Then-Secretary of State Hillary Clinton (L) greets Sen. Elizabeth Warren (D-Mass.) as they arrive for John Kerry's confirmation hearing before the Senate Foreign Relations Committee to become the next secretary of state in the Hart Senate Office Building on Capitol Hill Jan. 24, 2013 in Washington, DC. (Photo by Chip Somodevilla/Getty Images)

MoveOn.org wants Elizabeth Warren to run for president -- so much so that it has commissioned a poll with the very clear purpose of making Warren's potential candidacy look as good as possible.

Mission accomplished. The just-released poll from YouGov shows Warren ahead of Clinton 31 percent to 24 percent in Iowa and 30-27 in New Hampshire.

How do you get results so far afield of any polling we've seen to date? You say a bunch of positive/liberal-friendly things about Warren before you ask the head-to-head question.

In fairness to MoveOn, the group discloses up-front that this is what's known as an "informed ballot" -- i.e. information is shared about candidates before the head-to-head question is asked. MoveOn emphasizes that no negative information is shared about the other candidates (including Clinton), which is a trick often used in such polling.

What MoveOn doesn't disclose emphasize is that the only candidate for whom positive information is shared is Warren. And there is a lot of positive information -- 10 statements, in fact.

A sampling:

  • "Elizabeth Warren wants to extend the same low interest rates that the federal government gives big Wall Street banks to college students who receive government loans for their education."
  • "The absolute last thing we should do (to Social Security) is allow the program to begin to be dismantled inch by inch. We should be talking about expanding Social Security benefits -- not cutting them."
  • "No one should be above the law. If you steal a hundred bucks on Main Street, you’re probably going to jail. If you steal a billion bucks on Wall Street, you darn well better go to jail too."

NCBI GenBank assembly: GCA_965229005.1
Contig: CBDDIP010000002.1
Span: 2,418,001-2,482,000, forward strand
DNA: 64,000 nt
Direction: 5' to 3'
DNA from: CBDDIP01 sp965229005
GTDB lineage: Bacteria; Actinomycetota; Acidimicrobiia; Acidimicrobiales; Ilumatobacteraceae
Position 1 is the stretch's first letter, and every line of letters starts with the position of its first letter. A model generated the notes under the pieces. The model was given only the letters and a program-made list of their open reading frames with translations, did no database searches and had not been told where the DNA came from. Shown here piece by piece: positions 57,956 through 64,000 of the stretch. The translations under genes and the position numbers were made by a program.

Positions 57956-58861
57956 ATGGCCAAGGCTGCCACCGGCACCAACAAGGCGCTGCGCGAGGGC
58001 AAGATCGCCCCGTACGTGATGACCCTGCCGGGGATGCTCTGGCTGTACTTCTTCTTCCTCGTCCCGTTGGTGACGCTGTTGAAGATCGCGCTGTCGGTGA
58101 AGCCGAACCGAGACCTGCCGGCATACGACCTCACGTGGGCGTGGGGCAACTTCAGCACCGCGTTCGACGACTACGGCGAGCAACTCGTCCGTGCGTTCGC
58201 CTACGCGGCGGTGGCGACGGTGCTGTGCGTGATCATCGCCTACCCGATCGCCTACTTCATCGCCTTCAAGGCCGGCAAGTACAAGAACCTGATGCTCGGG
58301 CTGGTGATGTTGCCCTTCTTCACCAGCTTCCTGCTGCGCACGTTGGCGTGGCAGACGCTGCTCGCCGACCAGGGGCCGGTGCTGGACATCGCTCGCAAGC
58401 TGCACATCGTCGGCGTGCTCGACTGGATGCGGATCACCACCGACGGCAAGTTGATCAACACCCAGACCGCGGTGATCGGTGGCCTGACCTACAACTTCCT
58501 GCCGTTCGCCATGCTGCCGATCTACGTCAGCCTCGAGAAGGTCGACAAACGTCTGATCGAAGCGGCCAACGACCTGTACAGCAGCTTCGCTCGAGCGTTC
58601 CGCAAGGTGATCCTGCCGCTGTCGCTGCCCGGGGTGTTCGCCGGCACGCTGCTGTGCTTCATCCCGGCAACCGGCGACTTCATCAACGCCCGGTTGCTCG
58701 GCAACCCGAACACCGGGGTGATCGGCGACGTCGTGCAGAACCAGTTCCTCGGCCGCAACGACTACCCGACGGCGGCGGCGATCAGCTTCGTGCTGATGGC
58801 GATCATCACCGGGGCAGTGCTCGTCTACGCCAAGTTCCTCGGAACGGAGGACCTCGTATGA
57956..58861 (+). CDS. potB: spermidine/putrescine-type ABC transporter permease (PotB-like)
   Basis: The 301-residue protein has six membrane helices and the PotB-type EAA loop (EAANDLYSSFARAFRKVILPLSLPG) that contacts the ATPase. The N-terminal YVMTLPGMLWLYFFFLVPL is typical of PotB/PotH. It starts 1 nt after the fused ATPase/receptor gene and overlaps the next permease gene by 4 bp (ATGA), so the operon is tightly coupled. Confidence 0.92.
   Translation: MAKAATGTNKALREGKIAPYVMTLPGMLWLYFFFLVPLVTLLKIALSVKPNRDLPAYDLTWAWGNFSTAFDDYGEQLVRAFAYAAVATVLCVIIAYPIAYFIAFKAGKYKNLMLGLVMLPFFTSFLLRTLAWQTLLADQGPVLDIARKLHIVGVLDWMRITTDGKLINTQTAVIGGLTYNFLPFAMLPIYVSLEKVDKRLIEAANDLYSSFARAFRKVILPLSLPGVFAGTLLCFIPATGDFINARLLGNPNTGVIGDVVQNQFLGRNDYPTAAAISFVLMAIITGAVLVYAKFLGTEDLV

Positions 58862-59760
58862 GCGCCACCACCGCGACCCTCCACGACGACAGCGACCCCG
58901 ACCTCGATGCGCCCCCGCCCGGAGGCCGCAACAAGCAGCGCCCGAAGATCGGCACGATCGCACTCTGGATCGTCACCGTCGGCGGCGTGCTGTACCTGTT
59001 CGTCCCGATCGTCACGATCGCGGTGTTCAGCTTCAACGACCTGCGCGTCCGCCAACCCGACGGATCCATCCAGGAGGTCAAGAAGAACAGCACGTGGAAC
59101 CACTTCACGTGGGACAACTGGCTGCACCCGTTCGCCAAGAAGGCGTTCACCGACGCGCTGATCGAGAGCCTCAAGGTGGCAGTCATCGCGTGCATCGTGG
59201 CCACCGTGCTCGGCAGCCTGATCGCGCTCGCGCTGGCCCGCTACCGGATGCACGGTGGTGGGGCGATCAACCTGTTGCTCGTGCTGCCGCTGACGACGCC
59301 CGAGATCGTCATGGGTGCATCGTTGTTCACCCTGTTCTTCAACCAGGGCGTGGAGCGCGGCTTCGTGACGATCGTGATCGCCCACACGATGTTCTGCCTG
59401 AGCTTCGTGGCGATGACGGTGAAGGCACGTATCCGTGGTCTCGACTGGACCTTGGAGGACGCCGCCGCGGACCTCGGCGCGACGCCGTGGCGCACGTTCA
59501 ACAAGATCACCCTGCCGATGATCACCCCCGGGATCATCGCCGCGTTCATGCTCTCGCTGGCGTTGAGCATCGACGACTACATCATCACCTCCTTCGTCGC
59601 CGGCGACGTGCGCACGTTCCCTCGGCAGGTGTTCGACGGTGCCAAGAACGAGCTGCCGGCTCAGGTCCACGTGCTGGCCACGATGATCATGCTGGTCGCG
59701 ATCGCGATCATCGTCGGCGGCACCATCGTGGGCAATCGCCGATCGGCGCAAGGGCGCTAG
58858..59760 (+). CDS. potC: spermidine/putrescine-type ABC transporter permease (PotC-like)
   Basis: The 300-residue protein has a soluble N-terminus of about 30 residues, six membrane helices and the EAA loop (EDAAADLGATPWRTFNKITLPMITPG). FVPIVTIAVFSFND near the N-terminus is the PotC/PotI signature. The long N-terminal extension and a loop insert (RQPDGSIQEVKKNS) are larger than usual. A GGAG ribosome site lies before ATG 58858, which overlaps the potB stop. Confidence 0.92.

• "People feel like the system is rigged against them. And here’s the painful part: they’re right.... Oil companies guzzle down billions in profits. Billionaires pay lower tax rates than their secretaries."
  • "Sen. Warren says, 'I came out of a hardworking, middle-class family. I came from an America that created opportunities for people like me, and I now see an America where the government works for people who already have money and power.... We need to remind politicians that they don’t work for the big banks -- they work for us.'"

The takeaway here: If Warren runs for president and is somehow able to run a campaign in which she is the only candidate allowed to share positive information about herself, then she might -- emphasis on might -- have a chance of beating Clinton.

If anything, this poll should discourage Warren from changing her mind and running.

Here's the poll, in case you want to explore:

New Polls in IA and NH Show Big Opening for Elizabeth Warren

Correction: This post initially said that MoveOn didn't disclose that no positive information was shared about the other candidates. However, it does make this clear in its memo ... on Page 6. Prior to that disclosure, the memo notes only that negative information was not shared about other candidates without also noting that no positive information was shared.

On Page 1: "After hearing this information, without any negatives on other candidates, Elizabeth Warren leads all other candidates..."

On Page 5: "Once voters are informed about her (and with no negative information provided about any candidate), Elizabeth Warren leads..."

Further, the memo says this: "It should not be read as reflecting how Iowans or Granite Staters would vote if the caucuses or primary were held today. Rather, it should be read as an indicator that many voters in these states are 'moveable,' open to supporting Elizabeth Warren when they learn about her, and like what she has to say."